Manuscripts for JEI often have their beginnings in at-home science experiments, class assignments, science fair projects, and internships in university labs. Before beginning to write your scientific manuscript, please review the appropriate sections of a scientific manuscript here. A parent, teacher, or mentor can often help you think about your experiments and compose your thoughts before writing. Importantly, you should review the scientific literature, thinking about how previously published research informs your experiments and interpretation of the data. During the writing process, the editors at JEI are always available for contact with any questions, and can often provide feedback as you engage in writing.
Citations and plagiarism
Any of statement of fact that is not common knowledge must be cited properly. Any manuscript that fails to properly cite sources will be considered plagiarized and will be sent back to the authors for major revisions, and in extreme cases can be rejected. See the References section on “Parts of a Scientific Manuscript” to see how to properly cite.
In addition, you should not quote sentences or phrases verbatim from a source, even if the source is cited properly. Instead, you should paraphrase the sentence in your own words. See the following resources for examples of proper paraphrasing.
Scientific papers usually cite work that is published in scientific journals. However, we understand that scientific papers published in these professional journals can be inaccessible by students, both in terms of difficulty and public availability. We encourage students to use and cite readily available resources such as textbooks, encyclopedias, and science magazines. All internet sources will be assessed by the reviewers and editors. Our Resources page contains helpful links for literature search.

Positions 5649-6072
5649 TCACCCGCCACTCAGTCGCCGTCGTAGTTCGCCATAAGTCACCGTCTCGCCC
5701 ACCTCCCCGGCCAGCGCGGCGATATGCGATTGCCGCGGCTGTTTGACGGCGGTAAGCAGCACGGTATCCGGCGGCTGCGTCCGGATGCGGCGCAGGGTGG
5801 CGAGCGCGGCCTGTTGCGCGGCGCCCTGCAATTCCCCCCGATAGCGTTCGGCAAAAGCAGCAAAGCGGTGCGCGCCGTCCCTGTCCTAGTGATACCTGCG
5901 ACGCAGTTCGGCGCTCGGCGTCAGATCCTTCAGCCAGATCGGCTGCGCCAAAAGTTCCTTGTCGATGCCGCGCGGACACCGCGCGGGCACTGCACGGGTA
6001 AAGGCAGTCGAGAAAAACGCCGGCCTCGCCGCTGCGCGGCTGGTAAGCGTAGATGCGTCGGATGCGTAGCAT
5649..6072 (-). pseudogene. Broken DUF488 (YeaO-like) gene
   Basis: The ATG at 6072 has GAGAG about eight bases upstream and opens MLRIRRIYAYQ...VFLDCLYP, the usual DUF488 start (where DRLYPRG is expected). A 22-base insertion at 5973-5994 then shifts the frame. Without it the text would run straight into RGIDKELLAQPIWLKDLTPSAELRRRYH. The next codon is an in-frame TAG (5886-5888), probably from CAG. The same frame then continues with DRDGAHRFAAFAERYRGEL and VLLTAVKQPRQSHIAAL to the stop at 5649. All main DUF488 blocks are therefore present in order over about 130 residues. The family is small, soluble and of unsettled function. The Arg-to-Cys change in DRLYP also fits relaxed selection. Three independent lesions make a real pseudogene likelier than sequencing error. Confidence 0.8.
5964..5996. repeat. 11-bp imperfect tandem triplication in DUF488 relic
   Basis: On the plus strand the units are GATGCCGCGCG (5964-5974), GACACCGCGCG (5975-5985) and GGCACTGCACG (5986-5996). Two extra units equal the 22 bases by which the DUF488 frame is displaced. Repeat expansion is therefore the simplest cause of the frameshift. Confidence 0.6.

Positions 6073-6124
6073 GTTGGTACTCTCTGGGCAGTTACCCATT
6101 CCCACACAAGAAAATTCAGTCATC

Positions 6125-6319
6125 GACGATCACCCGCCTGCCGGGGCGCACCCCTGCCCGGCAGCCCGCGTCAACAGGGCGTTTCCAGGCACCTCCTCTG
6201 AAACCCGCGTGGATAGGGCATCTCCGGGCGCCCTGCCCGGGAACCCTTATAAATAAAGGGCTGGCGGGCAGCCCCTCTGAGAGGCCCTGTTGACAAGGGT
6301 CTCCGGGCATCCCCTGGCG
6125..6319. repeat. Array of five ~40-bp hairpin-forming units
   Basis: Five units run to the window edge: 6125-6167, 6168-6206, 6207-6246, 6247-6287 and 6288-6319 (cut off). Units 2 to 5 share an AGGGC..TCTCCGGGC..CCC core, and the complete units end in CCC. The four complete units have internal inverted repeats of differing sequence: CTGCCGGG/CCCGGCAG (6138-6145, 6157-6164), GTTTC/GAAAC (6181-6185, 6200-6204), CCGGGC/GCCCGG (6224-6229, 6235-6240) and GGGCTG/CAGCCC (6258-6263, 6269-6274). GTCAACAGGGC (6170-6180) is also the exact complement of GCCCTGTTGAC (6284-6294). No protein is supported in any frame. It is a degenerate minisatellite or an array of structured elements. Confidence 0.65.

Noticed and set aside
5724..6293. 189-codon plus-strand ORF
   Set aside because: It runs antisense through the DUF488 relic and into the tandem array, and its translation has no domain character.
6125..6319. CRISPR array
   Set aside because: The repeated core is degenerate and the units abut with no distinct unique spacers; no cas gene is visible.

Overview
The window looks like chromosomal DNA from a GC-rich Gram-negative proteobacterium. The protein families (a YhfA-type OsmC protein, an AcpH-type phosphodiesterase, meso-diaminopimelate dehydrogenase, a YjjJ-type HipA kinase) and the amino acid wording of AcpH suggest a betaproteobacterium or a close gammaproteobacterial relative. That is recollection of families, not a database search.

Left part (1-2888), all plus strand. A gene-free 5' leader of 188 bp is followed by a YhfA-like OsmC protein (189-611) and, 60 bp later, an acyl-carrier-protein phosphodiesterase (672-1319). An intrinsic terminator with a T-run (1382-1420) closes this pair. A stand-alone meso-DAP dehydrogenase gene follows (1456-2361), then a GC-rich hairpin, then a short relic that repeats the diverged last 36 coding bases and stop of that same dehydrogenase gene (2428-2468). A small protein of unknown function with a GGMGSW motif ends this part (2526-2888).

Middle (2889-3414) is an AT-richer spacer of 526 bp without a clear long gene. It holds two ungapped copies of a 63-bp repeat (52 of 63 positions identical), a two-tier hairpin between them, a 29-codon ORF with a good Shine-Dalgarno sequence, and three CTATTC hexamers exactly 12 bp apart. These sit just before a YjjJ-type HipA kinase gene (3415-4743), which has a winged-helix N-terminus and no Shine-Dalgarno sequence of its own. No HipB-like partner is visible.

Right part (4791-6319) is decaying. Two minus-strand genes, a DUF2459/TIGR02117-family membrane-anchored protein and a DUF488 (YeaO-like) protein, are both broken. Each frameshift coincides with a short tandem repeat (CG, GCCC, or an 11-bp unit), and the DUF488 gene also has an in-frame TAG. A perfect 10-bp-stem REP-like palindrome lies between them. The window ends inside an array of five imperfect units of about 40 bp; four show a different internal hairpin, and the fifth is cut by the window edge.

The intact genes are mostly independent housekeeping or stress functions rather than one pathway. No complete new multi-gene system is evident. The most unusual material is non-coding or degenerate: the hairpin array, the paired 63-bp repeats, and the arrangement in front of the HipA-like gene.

How to Prepare for Submission
Submission and publication are on a rolling basis. Once a manuscript successfully goes through the review and editing processes (click here for details of the Review Process) it will immediately be published online.
How do I submit a manuscript?
Manuscript must be submitted as 1) the text of the article in Word (.doc or .docx), and 2) figures either as separate images (any image file format such as .jpg, .jpeg, or .tif) or compressed together as a .zip file. Tables should be included in the Word file along with the text. You should also submit any related files such as the Human Participant Consent form. Detailed instructions about how to upload your manuscript and figures in Editorial Manager can be found here.
The maximum manuscript length (excluding the title page, references, figures and figure captions) is 10 pages (size 11 font, Times New Roman, 1.5 line spacing, 1 inch margins), but shorter manuscripts are quite acceptable.
All students that contributed to the project should be listed as authors, ordered based on their contribution to the project (largest contribution first). If multiple authors made the same contribution to the manuscript, note this by placing an asterisk next to the students’ names and a footnote on the title page. There are no restrictions on the number of authors that can contribute to a manuscript – it is acceptable for a single student or an entire class to submit a single manuscript.
Permissions and Licensing
All uncited data published in JEI must NOT be published in any other academic journal. This is particularly relevant if the research project was performed in a research lab under the guidance of a professor.
Everything published through JEI is free forever and licensed under the Creative Commons attribution non-commercial, no derivative license, so please distribute any articles that interest you!